Please limit your comments to 3 minutes as an individual and 5 minutes representing a group. Please avoid repeating comments others have already made.
Thank you for your cooperation.

The Minutes from the January 28 Board of Aldermen meeting are submitted for approval.

This legislation is an expression of support for a grant which would partially defray our costs relative to professional services for final design and bid specifications for Ferris Park redevelopment.

A review of Section 15-477, Schedule B revealed that certain jurisdictional designations were not current. This legislation updates our code references.

It is recommended that this contract be awarded to Hawkins Inc., who submitted the lowest of 6 bids in the amount of $30,472.

It is recommended that this contract be awarded to Treetop Enterprise, who submitted the low bid of $16,857.75.

Authorization to enter into an agreement with the firm of Lewis Rice for the purpose of creating a Manchester Road Development District is hereby requested.

It is recommended that this contract be awarded to SWT Design, the firm that conducted the preliminary design study.

This topic lays a foundation for a policy determination regarding proactive vs. complaint based staff enforcement.

Meeting Minutes

February 11, 2013

The meeting was called to order by Mayor Pogue at 7:00 p.m.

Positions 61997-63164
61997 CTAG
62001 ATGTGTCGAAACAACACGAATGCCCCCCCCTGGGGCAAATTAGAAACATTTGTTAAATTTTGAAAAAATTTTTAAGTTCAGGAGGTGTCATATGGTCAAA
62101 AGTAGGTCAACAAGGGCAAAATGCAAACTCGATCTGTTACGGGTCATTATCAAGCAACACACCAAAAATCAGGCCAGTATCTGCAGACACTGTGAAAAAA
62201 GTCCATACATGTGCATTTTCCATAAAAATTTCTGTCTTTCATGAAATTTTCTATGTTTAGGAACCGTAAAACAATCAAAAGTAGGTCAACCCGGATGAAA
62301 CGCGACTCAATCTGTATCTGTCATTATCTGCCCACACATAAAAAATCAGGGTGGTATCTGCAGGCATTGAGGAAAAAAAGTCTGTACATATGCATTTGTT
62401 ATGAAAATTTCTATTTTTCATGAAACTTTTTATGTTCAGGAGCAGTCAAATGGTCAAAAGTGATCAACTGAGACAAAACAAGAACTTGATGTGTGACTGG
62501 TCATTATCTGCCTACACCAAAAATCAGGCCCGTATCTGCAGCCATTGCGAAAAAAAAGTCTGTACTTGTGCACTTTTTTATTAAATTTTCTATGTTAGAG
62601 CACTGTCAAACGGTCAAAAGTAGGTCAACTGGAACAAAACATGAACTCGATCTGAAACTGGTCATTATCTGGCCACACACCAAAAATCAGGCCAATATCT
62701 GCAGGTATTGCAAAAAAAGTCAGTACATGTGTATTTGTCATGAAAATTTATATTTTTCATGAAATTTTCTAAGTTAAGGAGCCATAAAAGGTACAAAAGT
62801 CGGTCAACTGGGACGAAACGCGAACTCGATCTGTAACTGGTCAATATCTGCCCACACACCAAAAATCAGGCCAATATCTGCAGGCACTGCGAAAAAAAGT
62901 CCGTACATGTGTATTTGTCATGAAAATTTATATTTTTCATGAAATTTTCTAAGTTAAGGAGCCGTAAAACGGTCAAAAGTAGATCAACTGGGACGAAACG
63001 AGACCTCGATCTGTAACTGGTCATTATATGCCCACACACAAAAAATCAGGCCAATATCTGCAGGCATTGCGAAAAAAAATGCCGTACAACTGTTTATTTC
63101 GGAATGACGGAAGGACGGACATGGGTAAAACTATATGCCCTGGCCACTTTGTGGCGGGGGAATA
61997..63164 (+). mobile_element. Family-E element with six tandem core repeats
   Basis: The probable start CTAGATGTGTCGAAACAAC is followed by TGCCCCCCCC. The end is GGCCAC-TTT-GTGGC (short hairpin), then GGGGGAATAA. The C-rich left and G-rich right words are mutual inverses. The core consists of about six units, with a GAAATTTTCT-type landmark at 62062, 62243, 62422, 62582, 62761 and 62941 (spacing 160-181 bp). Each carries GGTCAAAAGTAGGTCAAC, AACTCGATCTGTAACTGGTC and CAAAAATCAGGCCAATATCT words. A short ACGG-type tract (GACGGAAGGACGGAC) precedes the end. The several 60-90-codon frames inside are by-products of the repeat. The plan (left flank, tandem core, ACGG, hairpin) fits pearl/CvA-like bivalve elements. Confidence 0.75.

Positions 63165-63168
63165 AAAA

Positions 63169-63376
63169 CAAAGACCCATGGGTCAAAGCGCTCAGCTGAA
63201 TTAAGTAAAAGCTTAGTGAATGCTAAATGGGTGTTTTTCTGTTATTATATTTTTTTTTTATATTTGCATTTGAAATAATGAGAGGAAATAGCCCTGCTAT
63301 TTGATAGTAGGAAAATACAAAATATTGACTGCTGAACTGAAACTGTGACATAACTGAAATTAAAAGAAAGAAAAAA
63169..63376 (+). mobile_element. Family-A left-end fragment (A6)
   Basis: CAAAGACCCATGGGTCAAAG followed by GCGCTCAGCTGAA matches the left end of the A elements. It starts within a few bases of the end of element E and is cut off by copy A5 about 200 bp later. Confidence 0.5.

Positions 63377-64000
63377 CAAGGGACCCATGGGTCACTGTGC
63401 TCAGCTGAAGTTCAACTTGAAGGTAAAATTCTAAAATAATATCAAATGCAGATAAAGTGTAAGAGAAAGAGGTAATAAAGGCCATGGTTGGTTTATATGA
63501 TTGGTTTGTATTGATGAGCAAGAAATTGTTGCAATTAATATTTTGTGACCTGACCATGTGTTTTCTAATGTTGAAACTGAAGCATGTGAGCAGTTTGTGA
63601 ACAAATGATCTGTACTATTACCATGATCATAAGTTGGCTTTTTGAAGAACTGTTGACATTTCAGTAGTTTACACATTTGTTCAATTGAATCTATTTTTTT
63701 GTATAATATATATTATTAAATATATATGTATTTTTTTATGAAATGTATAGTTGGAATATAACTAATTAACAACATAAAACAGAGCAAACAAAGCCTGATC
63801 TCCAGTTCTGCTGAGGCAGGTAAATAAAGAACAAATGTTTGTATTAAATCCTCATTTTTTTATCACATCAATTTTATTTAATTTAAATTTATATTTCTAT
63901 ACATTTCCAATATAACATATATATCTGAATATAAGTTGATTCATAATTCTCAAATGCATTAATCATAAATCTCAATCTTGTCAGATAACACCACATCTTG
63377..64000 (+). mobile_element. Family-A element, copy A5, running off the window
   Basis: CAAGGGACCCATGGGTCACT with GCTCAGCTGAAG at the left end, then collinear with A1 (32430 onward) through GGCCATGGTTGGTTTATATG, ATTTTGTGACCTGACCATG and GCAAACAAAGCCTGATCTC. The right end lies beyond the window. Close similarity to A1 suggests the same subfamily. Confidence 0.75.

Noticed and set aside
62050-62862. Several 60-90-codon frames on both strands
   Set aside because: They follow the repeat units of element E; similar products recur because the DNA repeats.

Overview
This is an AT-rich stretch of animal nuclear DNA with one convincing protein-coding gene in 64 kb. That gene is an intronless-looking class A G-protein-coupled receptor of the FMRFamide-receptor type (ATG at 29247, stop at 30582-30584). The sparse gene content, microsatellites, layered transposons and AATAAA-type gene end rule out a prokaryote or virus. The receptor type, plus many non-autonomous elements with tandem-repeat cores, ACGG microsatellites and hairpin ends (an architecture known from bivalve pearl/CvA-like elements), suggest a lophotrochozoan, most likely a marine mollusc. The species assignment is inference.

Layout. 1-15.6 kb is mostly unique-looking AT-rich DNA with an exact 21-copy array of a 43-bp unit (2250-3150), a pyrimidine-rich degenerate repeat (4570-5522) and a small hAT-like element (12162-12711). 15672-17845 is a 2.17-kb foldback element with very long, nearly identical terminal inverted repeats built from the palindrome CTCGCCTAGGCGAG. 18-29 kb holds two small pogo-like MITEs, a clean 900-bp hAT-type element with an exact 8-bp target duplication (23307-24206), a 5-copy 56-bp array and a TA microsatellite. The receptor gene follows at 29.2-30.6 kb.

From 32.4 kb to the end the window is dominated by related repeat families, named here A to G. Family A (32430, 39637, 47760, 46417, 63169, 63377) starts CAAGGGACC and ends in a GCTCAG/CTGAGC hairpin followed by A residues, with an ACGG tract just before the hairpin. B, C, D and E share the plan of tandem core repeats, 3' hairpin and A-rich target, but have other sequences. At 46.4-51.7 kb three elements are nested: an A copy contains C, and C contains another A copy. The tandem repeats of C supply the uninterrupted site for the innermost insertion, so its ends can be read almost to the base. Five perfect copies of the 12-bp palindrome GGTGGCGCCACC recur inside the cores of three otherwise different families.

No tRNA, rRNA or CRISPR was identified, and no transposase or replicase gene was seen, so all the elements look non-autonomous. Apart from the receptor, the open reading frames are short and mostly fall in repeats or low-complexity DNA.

PRESENT                                             ABSENT

The Pledge of Allegiance was given.


The Minutes of the January 28, 2013 Board of Aldermen meeting were submitted for approval.  Mayor Pogue amended page 5under City Attorney’s report.  “Two of the” should start the topic “Kimball Lawsuit”.  A motion was made by Alderman Harder and seconded by Alderman Fleming to accept the amendment.  A voice vote was taken with an affirmative result and the motion passed.

City Attorney Jones said that the word “insured” should be “insurers” in the same paragraph.  A motion was made by Alderman Fleming and seconded by Alderman Finley accept the amendment.  A voice vote was taken with an affirmative result and the motion passed. 

A motion was made by Alderman Finley and seconded by Alderman Terbrock to approve the Minutes as amended.  A voice vote was taken with a unanimous affirmative result and the motion passed.



Lou Salamone, 319 Quinnmoor:  Mr. Salamone addressed the Board regarding a no-parking sign on a dead-end street.  He has no access getting out of his driveway due to parked cars.  Alderman Terbrock said that he has experienced at that location what Mr. Salamone is describing.  This is a legitimate problem even if there is only one car parked on the dead-end street, and there are times that there are multiple vehicles.  City Administrator Kuntz said that this will be reviewed for a solution. 





A motion was made by Alderman Terbrock and seconded by Alderman Boerner to adopt the Resolution.  A voice vote was taken with a unanimous affirmative result and the motion passed.  


A motion was made by Alderman Fleming and seconded by Alderman Terbrock for a first reading of Bill No. 3776.   A voice vote was taken with a unanimous affirmative result, the motion passed and Bill No. 3776 was read for the first time.